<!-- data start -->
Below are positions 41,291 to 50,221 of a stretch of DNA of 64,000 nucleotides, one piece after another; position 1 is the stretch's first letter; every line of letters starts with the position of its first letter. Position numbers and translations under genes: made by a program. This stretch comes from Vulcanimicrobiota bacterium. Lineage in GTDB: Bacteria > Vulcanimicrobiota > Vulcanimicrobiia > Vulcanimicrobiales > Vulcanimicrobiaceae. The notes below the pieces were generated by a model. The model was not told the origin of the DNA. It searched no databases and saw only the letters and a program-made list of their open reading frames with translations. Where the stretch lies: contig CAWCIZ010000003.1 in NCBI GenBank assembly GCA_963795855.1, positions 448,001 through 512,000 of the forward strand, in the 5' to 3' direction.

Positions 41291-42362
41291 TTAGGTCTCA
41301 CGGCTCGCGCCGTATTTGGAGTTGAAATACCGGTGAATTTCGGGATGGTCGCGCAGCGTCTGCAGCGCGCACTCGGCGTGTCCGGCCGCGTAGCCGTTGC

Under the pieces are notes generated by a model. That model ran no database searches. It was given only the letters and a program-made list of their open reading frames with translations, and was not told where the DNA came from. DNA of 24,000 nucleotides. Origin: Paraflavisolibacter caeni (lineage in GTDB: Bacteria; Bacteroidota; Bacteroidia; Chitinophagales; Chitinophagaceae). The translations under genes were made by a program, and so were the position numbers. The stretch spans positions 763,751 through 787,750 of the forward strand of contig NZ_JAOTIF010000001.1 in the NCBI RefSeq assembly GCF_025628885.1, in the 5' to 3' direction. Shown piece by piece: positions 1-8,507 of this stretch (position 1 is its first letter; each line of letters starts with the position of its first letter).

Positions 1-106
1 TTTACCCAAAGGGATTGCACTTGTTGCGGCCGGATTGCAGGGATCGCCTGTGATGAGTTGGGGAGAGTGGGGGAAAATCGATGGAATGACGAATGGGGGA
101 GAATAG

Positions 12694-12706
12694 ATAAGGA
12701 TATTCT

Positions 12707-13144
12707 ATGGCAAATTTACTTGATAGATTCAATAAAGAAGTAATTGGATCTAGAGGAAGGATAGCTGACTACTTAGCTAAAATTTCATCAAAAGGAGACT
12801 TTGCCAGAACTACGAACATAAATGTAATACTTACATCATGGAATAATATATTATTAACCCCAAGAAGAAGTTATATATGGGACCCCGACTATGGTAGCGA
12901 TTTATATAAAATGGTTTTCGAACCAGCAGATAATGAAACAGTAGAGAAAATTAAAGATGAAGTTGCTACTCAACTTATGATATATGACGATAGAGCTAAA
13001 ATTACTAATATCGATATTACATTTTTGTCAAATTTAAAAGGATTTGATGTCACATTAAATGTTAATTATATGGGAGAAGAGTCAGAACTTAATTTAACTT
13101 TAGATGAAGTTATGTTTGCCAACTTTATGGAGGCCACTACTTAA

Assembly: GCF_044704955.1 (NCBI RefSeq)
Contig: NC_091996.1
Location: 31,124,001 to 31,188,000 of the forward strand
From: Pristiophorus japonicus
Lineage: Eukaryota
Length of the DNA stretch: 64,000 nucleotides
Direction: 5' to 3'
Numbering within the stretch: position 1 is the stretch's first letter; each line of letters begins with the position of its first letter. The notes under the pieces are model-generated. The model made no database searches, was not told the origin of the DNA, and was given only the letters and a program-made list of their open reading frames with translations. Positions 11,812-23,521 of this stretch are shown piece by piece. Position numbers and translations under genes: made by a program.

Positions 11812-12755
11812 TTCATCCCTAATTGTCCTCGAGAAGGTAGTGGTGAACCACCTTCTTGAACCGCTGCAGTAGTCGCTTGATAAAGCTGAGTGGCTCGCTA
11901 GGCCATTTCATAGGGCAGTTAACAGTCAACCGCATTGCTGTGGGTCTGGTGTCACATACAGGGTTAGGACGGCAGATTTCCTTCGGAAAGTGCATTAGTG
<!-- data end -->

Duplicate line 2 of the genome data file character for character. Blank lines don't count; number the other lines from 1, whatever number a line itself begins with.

Positions 41291-42362